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D.C. firefighters sent to protect youth workers
Used as ‘deterrent’ in high-crime areas
Question of the Day
Having enough officers has been an ongoing problem for D.C. police officials as they often lose them to higher-paying agencies in and around the city.
The department employs about 3,850 officers, and officials have routinely testified about the need to hire hundreds more this year to offset an attrition rate that is expected to cut the force to 3,700 by next summer.
Wednesday was the first payday for residents, 14 to 21, in the summer employment program. Mr. Quander said one participant was mugged that morning.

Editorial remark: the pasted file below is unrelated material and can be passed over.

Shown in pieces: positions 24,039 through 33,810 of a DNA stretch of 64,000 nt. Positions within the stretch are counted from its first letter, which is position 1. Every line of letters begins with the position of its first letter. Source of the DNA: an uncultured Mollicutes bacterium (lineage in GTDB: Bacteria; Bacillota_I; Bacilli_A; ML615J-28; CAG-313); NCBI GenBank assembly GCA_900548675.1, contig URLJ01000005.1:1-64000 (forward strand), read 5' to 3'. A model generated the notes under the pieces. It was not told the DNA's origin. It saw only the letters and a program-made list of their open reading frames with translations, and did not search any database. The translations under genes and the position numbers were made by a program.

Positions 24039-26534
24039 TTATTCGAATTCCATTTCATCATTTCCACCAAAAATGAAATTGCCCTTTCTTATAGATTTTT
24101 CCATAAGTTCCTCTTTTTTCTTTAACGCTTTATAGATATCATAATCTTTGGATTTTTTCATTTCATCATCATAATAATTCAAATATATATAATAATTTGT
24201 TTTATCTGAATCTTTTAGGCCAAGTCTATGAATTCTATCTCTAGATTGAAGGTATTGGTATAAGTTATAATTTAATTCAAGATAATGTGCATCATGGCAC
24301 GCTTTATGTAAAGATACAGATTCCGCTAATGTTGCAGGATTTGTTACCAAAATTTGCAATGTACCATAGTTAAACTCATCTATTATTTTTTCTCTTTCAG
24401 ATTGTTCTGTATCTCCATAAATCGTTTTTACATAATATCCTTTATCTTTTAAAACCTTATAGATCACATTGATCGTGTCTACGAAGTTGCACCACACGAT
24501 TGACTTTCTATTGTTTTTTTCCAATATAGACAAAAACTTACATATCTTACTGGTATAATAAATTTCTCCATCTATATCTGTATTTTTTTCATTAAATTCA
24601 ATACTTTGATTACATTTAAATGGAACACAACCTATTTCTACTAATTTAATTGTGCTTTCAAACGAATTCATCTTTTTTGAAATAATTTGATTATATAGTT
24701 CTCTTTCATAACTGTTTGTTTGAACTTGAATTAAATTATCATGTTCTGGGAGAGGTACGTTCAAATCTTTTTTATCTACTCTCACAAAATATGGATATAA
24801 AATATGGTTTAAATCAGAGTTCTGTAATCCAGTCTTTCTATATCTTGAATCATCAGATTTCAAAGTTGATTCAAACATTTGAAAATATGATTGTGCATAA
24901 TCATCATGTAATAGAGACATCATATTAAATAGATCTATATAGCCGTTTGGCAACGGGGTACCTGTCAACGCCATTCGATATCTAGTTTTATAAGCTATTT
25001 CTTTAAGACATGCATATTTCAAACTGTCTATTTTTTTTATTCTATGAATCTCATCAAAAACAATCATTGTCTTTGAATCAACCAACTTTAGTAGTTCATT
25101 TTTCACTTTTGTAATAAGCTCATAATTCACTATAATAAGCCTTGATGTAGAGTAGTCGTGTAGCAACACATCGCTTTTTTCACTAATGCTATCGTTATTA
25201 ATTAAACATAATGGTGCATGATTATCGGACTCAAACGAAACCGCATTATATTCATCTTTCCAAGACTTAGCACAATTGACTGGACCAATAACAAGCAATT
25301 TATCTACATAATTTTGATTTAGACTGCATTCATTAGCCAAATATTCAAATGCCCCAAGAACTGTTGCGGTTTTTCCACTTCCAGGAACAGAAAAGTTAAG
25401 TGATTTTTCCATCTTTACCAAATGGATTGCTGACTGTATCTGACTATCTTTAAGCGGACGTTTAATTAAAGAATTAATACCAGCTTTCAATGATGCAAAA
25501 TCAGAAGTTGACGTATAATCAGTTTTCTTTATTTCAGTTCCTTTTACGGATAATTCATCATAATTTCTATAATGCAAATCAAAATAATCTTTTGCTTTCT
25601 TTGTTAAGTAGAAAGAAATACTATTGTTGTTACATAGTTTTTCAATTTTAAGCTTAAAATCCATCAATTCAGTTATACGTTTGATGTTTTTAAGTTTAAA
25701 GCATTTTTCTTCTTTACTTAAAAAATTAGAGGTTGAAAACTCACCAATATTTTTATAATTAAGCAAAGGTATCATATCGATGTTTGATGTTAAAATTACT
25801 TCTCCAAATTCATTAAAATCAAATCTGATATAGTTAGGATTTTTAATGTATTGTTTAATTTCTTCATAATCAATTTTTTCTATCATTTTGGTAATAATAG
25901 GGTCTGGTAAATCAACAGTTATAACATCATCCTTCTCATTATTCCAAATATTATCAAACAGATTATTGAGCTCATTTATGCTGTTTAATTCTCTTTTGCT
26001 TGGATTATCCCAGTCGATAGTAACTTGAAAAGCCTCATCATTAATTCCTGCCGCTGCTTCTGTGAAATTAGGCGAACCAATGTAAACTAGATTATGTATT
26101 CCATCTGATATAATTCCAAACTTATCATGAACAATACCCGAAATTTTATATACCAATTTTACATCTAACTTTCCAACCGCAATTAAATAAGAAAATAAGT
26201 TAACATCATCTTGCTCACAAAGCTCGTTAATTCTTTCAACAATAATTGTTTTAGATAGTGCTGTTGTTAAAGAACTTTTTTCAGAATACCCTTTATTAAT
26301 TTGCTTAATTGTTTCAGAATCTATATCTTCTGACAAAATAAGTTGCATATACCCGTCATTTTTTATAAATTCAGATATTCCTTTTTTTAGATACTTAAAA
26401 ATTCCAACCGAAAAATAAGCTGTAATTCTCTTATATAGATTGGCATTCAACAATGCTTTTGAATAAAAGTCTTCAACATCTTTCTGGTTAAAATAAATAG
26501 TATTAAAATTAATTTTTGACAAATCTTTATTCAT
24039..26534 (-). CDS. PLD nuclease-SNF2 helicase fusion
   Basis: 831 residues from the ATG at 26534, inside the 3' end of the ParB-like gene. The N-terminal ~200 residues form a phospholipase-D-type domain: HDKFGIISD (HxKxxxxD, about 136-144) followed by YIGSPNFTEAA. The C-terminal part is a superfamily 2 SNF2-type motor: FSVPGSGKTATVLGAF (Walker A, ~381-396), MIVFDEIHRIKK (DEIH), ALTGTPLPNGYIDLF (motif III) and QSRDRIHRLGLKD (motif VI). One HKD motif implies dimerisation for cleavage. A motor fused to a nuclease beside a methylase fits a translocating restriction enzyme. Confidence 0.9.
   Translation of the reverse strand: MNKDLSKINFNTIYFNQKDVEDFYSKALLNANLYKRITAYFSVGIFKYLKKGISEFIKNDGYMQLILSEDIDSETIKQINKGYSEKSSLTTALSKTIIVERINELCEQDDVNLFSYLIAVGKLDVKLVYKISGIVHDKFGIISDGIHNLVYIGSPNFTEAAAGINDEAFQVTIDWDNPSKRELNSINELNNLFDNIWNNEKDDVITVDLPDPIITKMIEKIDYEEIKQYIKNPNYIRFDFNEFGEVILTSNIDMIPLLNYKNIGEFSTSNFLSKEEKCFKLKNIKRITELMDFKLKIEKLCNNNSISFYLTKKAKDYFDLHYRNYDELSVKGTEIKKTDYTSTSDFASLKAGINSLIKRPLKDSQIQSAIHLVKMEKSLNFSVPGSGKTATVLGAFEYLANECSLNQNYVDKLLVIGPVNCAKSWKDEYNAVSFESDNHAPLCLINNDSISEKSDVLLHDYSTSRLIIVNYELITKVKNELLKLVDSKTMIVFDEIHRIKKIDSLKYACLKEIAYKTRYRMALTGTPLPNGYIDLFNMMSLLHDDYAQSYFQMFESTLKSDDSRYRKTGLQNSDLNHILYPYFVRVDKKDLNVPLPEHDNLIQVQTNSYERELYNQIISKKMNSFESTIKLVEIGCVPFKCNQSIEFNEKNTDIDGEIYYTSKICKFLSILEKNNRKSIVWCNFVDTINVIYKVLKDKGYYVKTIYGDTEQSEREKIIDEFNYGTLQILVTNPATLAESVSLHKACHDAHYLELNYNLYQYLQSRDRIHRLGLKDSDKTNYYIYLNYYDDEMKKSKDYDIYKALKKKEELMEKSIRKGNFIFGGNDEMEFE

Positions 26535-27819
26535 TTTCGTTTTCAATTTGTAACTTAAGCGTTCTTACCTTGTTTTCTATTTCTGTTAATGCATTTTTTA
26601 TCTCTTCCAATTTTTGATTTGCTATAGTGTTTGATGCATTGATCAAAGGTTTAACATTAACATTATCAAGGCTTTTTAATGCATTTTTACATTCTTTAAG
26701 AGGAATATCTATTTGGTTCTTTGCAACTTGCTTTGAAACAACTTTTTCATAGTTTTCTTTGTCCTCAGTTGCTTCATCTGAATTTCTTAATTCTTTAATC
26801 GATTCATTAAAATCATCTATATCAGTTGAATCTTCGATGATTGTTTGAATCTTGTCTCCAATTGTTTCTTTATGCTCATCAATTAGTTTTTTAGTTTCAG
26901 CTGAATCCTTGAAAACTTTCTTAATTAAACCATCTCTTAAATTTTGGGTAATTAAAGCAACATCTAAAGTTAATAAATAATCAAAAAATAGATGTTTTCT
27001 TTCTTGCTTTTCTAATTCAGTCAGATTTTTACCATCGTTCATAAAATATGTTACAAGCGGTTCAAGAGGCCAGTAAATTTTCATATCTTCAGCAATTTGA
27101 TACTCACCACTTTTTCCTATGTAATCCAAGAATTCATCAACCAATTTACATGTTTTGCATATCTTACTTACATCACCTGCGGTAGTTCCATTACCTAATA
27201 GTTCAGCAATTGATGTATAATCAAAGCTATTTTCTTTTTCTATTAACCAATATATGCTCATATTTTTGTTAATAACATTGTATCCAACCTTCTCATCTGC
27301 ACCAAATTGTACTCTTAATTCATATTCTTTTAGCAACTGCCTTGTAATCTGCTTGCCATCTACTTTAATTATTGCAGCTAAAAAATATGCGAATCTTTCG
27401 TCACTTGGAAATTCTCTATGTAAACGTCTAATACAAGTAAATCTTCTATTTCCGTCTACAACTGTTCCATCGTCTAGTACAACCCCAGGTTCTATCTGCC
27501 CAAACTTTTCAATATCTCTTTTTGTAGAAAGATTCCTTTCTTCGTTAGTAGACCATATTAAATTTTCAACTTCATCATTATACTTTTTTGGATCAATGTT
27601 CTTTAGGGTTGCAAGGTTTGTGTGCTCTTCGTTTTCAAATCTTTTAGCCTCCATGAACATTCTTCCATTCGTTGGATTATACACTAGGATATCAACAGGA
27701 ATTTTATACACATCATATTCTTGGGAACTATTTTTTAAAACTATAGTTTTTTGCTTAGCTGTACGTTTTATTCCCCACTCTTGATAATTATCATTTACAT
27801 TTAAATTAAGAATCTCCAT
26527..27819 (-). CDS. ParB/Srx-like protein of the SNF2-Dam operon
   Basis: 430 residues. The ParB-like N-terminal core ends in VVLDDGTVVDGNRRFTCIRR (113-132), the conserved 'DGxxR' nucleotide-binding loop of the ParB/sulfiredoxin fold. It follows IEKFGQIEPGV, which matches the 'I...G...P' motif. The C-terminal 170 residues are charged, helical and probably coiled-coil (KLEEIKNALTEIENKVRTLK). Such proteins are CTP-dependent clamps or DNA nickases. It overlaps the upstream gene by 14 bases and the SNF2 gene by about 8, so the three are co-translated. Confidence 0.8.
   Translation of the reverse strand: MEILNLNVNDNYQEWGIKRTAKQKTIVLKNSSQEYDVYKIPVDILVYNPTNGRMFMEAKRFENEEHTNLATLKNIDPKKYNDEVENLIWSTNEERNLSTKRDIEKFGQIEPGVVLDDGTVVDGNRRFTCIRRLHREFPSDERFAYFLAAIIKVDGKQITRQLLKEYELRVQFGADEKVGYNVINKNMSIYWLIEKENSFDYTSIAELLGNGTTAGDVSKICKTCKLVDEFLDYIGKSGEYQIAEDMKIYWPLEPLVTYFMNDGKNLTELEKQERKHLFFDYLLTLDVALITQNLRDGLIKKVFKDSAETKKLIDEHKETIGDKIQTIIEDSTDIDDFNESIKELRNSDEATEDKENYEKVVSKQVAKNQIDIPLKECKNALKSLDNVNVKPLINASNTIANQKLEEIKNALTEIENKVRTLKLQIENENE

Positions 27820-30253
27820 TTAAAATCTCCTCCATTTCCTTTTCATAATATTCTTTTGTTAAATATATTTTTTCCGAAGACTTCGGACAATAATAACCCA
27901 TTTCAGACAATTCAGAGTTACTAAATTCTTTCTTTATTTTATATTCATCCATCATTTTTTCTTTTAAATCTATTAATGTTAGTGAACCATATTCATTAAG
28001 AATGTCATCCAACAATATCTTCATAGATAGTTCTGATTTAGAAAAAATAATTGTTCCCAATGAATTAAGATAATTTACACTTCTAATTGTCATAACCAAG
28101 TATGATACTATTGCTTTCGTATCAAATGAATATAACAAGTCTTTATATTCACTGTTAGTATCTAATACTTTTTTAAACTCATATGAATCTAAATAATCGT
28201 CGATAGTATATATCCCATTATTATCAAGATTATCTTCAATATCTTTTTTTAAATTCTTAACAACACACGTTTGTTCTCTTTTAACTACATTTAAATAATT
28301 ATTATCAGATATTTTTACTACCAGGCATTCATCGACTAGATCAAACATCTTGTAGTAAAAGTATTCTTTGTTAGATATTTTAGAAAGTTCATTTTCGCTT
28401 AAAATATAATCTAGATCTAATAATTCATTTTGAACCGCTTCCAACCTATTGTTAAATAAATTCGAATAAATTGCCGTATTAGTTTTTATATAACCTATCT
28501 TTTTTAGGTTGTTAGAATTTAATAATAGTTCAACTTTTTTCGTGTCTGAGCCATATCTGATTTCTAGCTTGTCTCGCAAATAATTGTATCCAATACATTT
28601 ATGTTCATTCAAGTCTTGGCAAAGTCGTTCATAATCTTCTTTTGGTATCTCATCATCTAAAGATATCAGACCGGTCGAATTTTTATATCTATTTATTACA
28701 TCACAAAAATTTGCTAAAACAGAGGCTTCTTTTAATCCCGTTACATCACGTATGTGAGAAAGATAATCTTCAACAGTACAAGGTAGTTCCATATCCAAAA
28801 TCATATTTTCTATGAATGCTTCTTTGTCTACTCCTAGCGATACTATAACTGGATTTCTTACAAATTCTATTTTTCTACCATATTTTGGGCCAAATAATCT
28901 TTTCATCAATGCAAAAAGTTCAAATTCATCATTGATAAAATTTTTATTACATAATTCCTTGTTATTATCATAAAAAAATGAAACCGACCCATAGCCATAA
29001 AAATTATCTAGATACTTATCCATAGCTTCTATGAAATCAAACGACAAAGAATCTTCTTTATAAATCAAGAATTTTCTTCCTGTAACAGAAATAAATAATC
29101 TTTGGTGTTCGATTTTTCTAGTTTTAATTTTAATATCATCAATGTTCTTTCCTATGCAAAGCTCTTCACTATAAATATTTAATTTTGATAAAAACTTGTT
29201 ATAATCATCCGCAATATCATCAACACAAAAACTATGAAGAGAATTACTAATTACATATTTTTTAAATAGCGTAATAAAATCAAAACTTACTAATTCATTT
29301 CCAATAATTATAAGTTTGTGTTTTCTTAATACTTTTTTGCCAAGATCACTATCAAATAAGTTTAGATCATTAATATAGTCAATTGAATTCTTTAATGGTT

In the first week of the program, two female participants reported sexual assaults at their job sites.
The program - which this year employs more than 14,000 residents in government and private-sector jobs for six weeks - was started in 1979 by Mayor Marion Barry and has had a history of problems, including mismanagement.
Under Mayor Adrian M. Fenty, the program was $30 million over budget in 2008, paying some nonresidents and others who never showed up to work. Last year, at least five participants reportedly were mugged on payday. Some were wearing T-shirts identifying them as part of the program.
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About the Author
Andrea Noble is a crime and public safety reporter for The Washington Times. She can be reached at email@example.com.
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